Deputy President Rigathi Gachagua has said ambassadors appointed by the new government will sign an agreement to seek new overseas markets for Kenya’s agricultural produce.
The envoys will be required to meet targets on marketing the country’s produce abroad every two years and those who fail will be recalled.
“For all our ambassadors and high commissioners, 70 percent of their work will be to look for new markets for our agricultural produce while expanding the existing markets. We have agreed that they will all sign an MOU for two years on what we expect them to do, enlarging existing markets and creating new ones. Those unable will be recalled to come back and start farming,” Mr Gachagua said.
The government had earmarked Sh3 billion for a crop insurance programme to mitigate the effects of drought, and fertiliser subsidies are expected to lessen the burden on farmers as they seek to improve production.
“We are looking forward to [making] agricultural produce and products more competitive globally,” Mr Gachagua said when he opened the Nairobi International Trade Fair that entered its fourth day on Thursday.
Organised by the Agricultural Society of Kenya (ASK), the fair at the Jamhuri Park Showground in Nairobi ends on Sunday.
This year’s theme, ‘Promoting Innovation and Technology in Agriculture & Trade’, aligns with the government’s agenda of transforming the sector, Mr Gachagua said.
He cited the fertiliser subsidy programme as one of the interventions intended to revamp agriculture.
Regretting that an average household spends about 54 percent of its monthly income on food, Mr Gachagua said the government’s interventions to bring down the cost of farm production will help reduce the cost of living.
The government, organisers of the fair and agriculture players hope the exhibition will help offer solutions for the food production value chain in Kenya.
As the world suffers from the adverse effects of climate change, which has led to unreliable rainfall and prolonged droughts, farmers were urged to embrace modern technologies and innovations on display at the fair.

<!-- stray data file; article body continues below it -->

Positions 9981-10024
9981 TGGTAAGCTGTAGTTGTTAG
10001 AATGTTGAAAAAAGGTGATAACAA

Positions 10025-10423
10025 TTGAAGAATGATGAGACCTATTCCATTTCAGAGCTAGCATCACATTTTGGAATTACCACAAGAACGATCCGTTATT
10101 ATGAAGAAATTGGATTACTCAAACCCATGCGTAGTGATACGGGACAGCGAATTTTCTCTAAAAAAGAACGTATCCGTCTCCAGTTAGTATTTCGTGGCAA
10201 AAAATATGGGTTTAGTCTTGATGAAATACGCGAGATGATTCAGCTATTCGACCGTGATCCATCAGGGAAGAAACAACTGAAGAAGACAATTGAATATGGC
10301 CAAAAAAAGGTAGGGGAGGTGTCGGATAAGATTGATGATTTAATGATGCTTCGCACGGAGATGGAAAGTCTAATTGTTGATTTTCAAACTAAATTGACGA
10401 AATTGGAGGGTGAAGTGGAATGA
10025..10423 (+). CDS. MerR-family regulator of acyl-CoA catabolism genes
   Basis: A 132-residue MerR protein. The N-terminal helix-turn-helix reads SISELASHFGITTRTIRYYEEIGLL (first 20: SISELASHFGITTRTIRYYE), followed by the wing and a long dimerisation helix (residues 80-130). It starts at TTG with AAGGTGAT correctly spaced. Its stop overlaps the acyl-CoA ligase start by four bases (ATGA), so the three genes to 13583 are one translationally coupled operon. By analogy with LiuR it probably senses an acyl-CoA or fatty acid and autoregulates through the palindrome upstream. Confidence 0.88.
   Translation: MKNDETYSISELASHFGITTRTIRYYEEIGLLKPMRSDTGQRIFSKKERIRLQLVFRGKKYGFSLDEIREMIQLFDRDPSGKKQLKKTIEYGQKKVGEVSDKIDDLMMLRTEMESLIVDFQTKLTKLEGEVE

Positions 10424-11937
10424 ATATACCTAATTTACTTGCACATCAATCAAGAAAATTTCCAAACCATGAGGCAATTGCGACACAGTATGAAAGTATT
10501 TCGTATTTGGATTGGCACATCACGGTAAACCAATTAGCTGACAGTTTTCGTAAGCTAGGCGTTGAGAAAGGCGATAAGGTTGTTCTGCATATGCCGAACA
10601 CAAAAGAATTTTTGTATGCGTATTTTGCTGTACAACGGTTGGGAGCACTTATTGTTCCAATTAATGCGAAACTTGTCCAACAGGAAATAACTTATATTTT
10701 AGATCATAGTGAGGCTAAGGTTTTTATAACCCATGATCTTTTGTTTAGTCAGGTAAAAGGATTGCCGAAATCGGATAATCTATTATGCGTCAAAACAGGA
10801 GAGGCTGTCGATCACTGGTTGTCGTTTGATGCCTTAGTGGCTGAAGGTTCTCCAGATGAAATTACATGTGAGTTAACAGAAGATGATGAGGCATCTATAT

“The government has set aside Sh3 billion for a crop insurance programme to manage losses [caused] by drought, disease and pests invasion,” Mr Gachagua announced.
The programme covers 1.3 million farmers across 37 counties in the Irish potatoes and green grams value chains.
With 350 local and international exhibitors, participants are expected to learn about various technologies in the food and agricultural production value chain, financial solutions and transport.
The exhibitors include 300 locals and 50 from countries such China, Tanzania, Egypt, Botswana, India, Iran and Pakistan.
They come from the agriculture, manufacturing, housing, small and medium enterprises, banking, technology, public and private technology and hospitality industries.
Plant trees in gazetted reserves
Mr Gachagua used the Nairobi fair to defend his remarks in Baringo County last week about the so-called shamba system. He said farmers will have to agree to plant trees in gazetted reserves as they grow crops in between “and when they mature they vacate”.
Also attending the official launch of the exhibition were Nairobi Governor Johnson Sakaja, Agriculture CAS Anne Nyaga and Nairobi ASK branch chair Mr Joseph Mugo.
Mr Sakaja urged the national government to increase its allocation to the county so as to boost modern urban farming.
The entry fee for adults is Sh300, while children and students pay Sh250. Ms Nyaga said young farmers, through 4K Clubs in schools, will showcase their farming activities.
This, she said, is meant to nurture future farmers.
The fair returned after a two-year break caused by the Covid-19 pandemic.